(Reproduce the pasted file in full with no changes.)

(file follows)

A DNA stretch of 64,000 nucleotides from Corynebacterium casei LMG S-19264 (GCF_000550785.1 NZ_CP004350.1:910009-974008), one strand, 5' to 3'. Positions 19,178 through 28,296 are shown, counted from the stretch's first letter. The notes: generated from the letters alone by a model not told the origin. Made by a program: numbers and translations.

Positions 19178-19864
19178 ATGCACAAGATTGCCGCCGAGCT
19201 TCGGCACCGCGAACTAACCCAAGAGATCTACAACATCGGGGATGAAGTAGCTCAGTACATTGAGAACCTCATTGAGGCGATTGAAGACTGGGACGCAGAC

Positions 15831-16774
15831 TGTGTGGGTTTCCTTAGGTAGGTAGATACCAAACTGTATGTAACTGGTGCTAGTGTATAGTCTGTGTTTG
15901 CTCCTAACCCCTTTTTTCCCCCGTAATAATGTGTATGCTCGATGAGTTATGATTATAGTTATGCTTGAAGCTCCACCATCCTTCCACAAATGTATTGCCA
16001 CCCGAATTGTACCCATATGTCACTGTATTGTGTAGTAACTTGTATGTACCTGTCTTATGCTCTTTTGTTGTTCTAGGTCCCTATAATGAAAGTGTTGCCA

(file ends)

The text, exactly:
A DNA stretch of 64,000 nucleotides from Corynebacterium casei LMG S-19264 (GCF_000550785.1 NZ_CP004350.1:910009-974008), one strand, 5' to 3'. Positions 19,178 through 28,296 are shown, counted from the stretch's first letter. The notes: generated from the letters alone by a model not told the origin. Made by a program: numbers and translations.

Positions 19178-19864
19178 ATGCACAAGATTGCCGCCGAGCT
19201 TCGGCACCGCGAACTAACCCAAGAGATCTACAACATCGGGGATGAAGTAGCTCAGTACATTGAGAACCTCATTGAGGCGATTGAAGACTGGGACGCAGAC

Positions 15831-16774
15831 TGTGTGGGTTTCCTTAGGTAGGTAGATACCAAACTGTATGTAACTGGTGCTAGTGTATAGTCTGTGTTTG
15901 CTCCTAACCCCTTTTTTCCCCCGTAATAATGTGTATGCTCGATGAGTTATGATTATAGTTATGCTTGAAGCTCCACCATCCTTCCACAAATGTATTGCCA
16001 CCCGAATTGTACCCATATGTCACTGTATTGTGTAGTAACTTGTATGTACCTGTCTTATGCTCTTTTGTTGTTCTAGGTCCCTATAATGAAAGTGTTGCCA